A well controlled study in ApoE KO mice induced with diabetes showed that an ACE inhibitor (irbesartan) and CCB (amlodipine) both reduced blood pressure but only the ACE inhibitor was associated with a reduction in atherosclerotic lesion formation (Candido et al 2004). Accordingly, from our in vitro and in vivo data like that of Candido et al (2004), we speculate that CCBs do not have an efficacious action on proteoglycan synthesis in vascular smooth muscle that makes any meaningful contribution to the prevention of atherosclerosis.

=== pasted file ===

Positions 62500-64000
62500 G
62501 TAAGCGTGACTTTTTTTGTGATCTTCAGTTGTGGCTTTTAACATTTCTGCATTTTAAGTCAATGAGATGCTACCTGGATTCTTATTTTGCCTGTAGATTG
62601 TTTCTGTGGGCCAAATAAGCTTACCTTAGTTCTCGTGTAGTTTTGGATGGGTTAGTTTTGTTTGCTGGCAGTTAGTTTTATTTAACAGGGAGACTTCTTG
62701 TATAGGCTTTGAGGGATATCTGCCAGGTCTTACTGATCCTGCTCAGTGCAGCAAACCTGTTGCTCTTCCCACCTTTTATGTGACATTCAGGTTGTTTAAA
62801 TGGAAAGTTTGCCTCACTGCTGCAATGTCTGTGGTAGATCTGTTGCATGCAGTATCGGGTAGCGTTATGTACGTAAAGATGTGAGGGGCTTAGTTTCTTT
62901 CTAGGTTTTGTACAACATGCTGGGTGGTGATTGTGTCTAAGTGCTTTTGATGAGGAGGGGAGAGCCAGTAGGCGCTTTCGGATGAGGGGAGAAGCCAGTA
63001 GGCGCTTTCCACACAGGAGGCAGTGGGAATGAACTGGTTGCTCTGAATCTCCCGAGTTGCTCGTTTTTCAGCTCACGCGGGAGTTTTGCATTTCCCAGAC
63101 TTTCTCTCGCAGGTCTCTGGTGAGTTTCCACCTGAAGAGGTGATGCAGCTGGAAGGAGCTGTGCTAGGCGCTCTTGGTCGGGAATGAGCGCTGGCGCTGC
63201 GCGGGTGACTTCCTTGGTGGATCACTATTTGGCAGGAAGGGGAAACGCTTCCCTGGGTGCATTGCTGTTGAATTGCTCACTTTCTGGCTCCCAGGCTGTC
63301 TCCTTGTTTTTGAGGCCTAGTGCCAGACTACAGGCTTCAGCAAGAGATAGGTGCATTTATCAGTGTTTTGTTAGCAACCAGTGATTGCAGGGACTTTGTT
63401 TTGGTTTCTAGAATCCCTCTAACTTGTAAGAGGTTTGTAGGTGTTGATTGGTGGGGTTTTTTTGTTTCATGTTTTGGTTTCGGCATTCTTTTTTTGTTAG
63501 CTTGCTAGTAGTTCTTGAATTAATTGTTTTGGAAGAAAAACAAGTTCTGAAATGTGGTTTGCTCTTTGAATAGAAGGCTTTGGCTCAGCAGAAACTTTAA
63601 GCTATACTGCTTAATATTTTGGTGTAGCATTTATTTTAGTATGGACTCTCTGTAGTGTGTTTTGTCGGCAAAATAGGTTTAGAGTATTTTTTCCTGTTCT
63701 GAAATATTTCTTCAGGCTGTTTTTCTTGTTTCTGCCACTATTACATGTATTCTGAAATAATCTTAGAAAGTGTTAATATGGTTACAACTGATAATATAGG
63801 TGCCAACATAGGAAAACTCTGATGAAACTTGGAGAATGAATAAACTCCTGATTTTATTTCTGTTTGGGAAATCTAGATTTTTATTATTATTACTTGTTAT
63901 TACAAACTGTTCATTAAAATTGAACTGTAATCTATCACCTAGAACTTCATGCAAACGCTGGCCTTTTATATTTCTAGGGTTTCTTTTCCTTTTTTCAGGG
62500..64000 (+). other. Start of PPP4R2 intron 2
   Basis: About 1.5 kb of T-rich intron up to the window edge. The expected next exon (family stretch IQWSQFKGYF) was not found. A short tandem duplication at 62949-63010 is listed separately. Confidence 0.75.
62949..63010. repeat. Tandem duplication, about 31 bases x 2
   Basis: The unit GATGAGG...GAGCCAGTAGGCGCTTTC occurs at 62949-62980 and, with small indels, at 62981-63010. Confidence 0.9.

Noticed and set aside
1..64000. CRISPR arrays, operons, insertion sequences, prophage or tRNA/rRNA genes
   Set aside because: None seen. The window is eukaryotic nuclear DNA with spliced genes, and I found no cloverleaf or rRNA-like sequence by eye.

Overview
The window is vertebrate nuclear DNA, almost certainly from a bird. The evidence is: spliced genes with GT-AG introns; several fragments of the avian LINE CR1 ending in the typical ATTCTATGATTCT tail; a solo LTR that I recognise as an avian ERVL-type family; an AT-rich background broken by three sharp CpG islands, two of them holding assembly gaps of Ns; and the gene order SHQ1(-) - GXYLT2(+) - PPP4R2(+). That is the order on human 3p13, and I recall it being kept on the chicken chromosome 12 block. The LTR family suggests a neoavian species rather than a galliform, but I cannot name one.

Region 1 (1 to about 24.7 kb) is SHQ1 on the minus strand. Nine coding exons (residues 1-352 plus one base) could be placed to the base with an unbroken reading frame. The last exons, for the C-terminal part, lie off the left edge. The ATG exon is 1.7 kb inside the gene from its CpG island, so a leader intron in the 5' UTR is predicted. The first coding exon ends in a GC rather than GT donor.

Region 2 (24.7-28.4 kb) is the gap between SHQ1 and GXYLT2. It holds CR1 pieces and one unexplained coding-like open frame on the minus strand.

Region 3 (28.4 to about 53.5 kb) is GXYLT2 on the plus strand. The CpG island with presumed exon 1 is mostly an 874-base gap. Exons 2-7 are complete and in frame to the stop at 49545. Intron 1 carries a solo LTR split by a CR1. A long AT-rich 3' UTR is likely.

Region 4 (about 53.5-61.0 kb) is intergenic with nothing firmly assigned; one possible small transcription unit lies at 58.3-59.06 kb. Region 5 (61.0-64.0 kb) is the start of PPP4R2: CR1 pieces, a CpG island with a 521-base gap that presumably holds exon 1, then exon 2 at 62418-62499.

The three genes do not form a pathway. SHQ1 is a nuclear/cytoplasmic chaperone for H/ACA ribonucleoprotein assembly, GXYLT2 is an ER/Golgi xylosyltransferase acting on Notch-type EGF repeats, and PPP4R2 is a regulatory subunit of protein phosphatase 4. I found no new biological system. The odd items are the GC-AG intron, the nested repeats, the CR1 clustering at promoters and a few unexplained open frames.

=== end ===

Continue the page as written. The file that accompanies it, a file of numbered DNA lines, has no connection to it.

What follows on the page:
CCBs may have a role as a primary or, perhaps more importantly, as an adjunct therapy for the reduction in blood pressure because hypertension is clearly one of the most prominent drivers of atherosclerosis. Hypertension is widely recognized as being undertreated in general practice (Gaede et al 2003) and in patients for which CCBs are well tolerated they may make an important contribution to the lowering of blood pressure towards the desired target levels. Other agents, some existing and having beneficial pleiotropic actions to prevent atherosclerosis and some agents that directly target mechanistic pathways of atherogenesis in the vessel wall, remain the most important pathways for targeting and preventing cardiovascular disease. The widening occurrence of obesity and the epidemic of Type 2 diabetes are driving an increase in atherosclerotic cardiovascular disease. New and efficacious agents and strategies are required to complement lifestyle changes in alleviating this wave of cardiovascular disease that threatens the health budgets of many countries and the health and longevity of individuals.